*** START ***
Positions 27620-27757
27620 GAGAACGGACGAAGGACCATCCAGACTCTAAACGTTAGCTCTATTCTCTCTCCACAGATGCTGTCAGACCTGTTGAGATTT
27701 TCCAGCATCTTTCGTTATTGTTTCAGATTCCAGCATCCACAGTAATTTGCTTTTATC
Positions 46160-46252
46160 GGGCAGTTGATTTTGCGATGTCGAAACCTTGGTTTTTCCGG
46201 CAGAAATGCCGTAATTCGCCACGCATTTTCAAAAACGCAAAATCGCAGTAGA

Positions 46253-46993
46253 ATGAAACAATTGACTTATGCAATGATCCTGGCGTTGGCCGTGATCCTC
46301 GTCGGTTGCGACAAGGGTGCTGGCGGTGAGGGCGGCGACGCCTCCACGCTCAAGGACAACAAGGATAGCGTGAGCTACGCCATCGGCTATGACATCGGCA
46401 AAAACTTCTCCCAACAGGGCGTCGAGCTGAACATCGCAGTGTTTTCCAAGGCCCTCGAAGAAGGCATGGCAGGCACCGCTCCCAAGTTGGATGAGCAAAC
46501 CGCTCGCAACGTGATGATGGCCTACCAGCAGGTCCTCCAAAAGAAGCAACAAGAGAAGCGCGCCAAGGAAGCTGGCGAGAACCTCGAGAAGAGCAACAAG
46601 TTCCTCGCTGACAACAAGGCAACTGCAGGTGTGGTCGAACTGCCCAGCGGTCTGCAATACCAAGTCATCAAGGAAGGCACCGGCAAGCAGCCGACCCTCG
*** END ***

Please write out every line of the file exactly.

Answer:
Positions 27620-27757
27620 GAGAACGGACGAAGGACCATCCAGACTCTAAACGTTAGCTCTATTCTCTCTCCACAGATGCTGTCAGACCTGTTGAGATTT
27701 TCCAGCATCTTTCGTTATTGTTTCAGATTCCAGCATCCACAGTAATTTGCTTTTATC
Positions 46160-46252
46160 GGGCAGTTGATTTTGCGATGTCGAAACCTTGGTTTTTCCGG
46201 CAGAAATGCCGTAATTCGCCACGCATTTTCAAAAACGCAAAATCGCAGTAGA

Positions 46253-46993
46253 ATGAAACAATTGACTTATGCAATGATCCTGGCGTTGGCCGTGATCCTC
46301 GTCGGTTGCGACAAGGGTGCTGGCGGTGAGGGCGGCGACGCCTCCACGCTCAAGGACAACAAGGATAGCGTGAGCTACGCCATCGGCTATGACATCGGCA
46401 AAAACTTCTCCCAACAGGGCGTCGAGCTGAACATCGCAGTGTTTTCCAAGGCCCTCGAAGAAGGCATGGCAGGCACCGCTCCCAAGTTGGATGAGCAAAC
46501 CGCTCGCAACGTGATGATGGCCTACCAGCAGGTCCTCCAAAAGAAGCAACAAGAGAAGCGCGCCAAGGAAGCTGGCGAGAACCTCGAGAAGAGCAACAAG
46601 TTCCTCGCTGACAACAAGGCAACTGCAGGTGTGGTCGAACTGCCCAGCGGTCTGCAATACCAAGTCATCAAGGAAGGCACCGGCAAGCAGCCGACCCTCG